The thought crossed Stormy’s mind to run, to haul ass out of there before her mama got back. But she knew better than that. She had nowhere to go, and it would only prolong the inevitable. So she stayed. With the threat of punishment still hanging in the air.

When the suspense got to be unbearable, she swallowed her fear and crept down the long hallway to her mother’s bedroom. When she pressed her ear to the bedroom door, the only sounds coming from the other side were those of muffled, gut-wrenching sobs. Stormy knew right then that something in that house was broken…something other than the pickle jar.


Stormy pulled her thoughts back to the present, where time short and her keys were still missing.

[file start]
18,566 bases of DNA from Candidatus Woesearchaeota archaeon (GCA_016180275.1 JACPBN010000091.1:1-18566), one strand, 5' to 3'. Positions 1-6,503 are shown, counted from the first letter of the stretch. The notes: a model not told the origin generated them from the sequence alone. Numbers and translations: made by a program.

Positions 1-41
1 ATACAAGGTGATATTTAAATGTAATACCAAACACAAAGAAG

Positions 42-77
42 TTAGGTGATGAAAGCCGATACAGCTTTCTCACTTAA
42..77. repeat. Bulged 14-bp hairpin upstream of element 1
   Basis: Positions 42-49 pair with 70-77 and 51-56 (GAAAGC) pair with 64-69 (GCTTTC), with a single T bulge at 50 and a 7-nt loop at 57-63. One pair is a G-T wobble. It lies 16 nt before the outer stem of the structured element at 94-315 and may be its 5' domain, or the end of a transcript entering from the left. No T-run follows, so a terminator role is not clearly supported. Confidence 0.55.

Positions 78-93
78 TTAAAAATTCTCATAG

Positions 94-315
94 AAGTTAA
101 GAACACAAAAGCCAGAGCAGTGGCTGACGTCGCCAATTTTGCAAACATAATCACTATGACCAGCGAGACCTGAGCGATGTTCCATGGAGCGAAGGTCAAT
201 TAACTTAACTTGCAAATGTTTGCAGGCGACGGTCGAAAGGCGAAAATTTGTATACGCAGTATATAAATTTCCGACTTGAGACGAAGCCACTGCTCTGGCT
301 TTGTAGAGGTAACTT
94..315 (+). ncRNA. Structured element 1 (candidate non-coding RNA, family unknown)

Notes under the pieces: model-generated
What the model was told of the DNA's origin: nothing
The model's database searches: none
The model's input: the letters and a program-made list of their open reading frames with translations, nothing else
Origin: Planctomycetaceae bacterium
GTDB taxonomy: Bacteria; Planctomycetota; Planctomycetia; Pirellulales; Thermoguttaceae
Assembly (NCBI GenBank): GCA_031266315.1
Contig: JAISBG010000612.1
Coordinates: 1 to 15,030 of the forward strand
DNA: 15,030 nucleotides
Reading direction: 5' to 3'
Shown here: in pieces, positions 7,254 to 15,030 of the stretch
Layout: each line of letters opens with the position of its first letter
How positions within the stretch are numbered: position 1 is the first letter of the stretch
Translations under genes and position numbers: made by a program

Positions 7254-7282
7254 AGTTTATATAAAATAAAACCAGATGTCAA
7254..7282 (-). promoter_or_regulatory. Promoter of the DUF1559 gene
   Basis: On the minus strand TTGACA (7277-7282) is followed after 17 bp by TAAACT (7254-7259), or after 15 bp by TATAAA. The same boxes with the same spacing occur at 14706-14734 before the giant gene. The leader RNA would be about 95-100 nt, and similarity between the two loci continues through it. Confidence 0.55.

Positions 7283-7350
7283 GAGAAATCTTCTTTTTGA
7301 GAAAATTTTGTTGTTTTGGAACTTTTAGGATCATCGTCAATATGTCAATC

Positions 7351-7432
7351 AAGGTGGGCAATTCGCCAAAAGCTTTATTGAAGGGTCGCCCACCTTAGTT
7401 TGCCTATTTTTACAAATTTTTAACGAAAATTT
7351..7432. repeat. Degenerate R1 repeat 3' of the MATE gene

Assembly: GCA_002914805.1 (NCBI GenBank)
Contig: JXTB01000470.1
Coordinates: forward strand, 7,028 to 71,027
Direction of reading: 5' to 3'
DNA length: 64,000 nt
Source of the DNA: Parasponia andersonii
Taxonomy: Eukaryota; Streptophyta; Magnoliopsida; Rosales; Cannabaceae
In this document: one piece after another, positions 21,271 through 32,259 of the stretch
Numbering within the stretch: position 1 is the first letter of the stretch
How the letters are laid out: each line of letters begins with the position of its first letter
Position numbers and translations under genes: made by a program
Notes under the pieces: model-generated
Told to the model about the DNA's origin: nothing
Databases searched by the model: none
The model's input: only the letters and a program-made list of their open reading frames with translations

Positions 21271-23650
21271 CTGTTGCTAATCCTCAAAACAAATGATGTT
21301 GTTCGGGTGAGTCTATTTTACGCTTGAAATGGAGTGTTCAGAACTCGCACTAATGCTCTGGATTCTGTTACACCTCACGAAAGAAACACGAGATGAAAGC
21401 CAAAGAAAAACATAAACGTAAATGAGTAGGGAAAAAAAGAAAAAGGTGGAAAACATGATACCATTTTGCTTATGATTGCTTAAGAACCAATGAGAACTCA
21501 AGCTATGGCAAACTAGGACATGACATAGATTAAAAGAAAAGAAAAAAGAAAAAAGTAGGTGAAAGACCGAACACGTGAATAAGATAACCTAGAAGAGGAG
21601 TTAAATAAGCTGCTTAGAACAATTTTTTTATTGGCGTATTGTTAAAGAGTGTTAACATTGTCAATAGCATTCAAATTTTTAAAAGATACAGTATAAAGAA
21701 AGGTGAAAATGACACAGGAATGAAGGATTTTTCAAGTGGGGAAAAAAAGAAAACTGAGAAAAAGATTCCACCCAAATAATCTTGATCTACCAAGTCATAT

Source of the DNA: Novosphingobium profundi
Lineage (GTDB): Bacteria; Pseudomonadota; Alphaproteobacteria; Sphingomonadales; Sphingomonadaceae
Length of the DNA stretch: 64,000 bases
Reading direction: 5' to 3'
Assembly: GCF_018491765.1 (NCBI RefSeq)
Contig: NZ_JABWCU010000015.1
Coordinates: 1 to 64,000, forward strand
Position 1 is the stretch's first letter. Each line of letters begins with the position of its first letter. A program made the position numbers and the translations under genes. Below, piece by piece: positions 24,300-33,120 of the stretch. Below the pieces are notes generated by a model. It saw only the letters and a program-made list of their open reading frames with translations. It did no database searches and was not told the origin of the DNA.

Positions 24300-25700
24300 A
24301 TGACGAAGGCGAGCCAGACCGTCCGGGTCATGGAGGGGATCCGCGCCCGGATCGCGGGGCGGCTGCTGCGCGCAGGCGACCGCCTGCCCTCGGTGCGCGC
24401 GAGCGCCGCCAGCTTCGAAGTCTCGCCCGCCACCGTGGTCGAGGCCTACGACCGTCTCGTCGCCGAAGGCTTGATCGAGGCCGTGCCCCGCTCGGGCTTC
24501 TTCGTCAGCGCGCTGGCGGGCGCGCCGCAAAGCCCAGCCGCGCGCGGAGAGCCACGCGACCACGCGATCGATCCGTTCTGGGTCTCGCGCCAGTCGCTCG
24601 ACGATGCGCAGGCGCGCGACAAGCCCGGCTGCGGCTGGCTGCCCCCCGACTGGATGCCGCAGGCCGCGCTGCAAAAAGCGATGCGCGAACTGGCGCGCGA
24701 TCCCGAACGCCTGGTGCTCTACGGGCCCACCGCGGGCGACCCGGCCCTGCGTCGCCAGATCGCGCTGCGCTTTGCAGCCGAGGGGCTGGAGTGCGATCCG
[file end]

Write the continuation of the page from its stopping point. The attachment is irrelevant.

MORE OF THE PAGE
Rummaging around the living room for them proved to be fruitless, so Stormy darted into the kitchen and let her eyes roam over the tiny space. Aha! She snatched the keys off the counter, slung her backpack over her shoulder, and darted for the door.

She flew down the steps of the dilapidated trailer and then took some frustration out on her poor old truck by slamming the door. Hard. Once inside the truck, she pushed big sigh of frustration through pursed lips, willing herself to calm down. Drama was the last thing she needed today, and she’d already endured a week’s worth before even leaving the house.

A quick check in the visor mirror revealed walking death. Her lack of sleep was evident in the big, blue-gray rings under her eyes. Her normally tan skin looked ghostly and, to top it off, her hair was a big frizzy mess. She looked like an extra in a zombie movie.